Monday, 4 October 2010

Replacing Strings in XPObject.SetPropertyValue with Lambdas

I came across a post on Aussie Alf’s blog today about removing magic strings from the persistent property setters in the XPO ORM from DevExpress

The Aussie Alf blog is written by Michael Proctor who is a member of the DevExpress community DXSquad, specialising in XPO.  The blog is a superb resource for any XPO developers and really worth reading.  Michael is also a very active member on the DevExpress forums and may well come to your help with an XPO issue there.

XPO uses a classic INotifyPropertyChanged pattern and passes a string of the changed property name into SetPropertyValue method.  You can see this below:  

  1. public class Customer : XPObject
  2. {
  3.    private string _number;
  4.    public string Number
  5.    {
  6.       get { return _number; }
  7.       set { SetPropertyValue("Number", ref _number, value); }
  8.    }
  9. }

The problem with this approach is that the compiler can’t determine whether the string is correct or not, leaving you open to potential runtime errors.  Michael’s solution to this to generate a helper class that can be used in the property setter and he has a Visual Studio plugin that generates and refreshes the helper class for you based on your domain model. 

This is a great approach to the problem and you can read more about it on the homepage for Michael’s plugin, XPO_EasyFields.

Michael’s XPO_EasyFields plugin uses the free DXCore Visual Studio plugin from DevExpress.  Personally, I use Resharper and don’t have DXCore installed, so I thought I would share my approach to removing the magic strings - I use a helper class and lambdas to do this.  It looks like this:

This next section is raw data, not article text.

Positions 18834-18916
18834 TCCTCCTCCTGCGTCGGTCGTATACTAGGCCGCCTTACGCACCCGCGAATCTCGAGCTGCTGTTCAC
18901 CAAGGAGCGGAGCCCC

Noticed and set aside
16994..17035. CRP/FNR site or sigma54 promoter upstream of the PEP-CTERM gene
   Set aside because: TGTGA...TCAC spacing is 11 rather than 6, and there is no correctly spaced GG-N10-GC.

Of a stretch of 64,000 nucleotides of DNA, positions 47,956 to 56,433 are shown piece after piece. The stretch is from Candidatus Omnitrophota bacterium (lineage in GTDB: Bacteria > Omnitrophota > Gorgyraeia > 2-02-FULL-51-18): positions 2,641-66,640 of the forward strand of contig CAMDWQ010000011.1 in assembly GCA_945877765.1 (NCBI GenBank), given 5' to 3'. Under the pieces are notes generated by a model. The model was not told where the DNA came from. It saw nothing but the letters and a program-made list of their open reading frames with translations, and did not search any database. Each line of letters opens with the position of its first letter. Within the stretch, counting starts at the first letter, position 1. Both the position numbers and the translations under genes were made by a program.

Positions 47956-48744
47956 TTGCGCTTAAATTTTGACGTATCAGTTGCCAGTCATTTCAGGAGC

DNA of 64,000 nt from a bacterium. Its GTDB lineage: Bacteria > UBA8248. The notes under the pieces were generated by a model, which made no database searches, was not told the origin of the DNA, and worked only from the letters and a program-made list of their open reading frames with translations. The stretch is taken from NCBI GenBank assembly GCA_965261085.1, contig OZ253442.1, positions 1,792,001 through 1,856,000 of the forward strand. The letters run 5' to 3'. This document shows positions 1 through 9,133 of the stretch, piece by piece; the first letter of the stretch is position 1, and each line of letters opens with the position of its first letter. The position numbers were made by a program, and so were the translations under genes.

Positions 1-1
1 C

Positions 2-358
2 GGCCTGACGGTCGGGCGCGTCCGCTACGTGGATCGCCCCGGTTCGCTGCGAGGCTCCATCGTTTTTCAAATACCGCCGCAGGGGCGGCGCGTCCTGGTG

1. public class Customer : XPObject
  2. {
  3.    private string _number;
  4.    public string Number
  5.    {
  6.       get { return _number; }
  7.       set { SetPropertyValue(Property<Customer>.Name(x => x.Number), ref _number, value); }
  8.    }
  9. }

This relies on the use of a generic Property class and a helper method that gleans the property name from a Linq Expression.  The property class looks like this:

  1. public static class Property<T>
  2. {
  3.    public static string Name(Expression<Func<T, object>> expression)
  4.    {
  5.       if (expression == null) throw new ArgumentNullException("expression");
  6.       if (expression.Body is MemberExpression) return ((MemberExpression)expression.Body).Member.Name;
  8.       if (expression.Body is UnaryExpression && ((UnaryExpression)expression.Body).Operand is MemberExpression)
  9.       {
  10.          return ((MemberExpression)((UnaryExpression)expression.Body).Operand).Member.Name;
  11.       }
  13.       throw new ArgumentException(string.Format("Could not get property name from expression of type '{0}'",
  14.                                                 expression.GetType()));
  15.    }
  16. }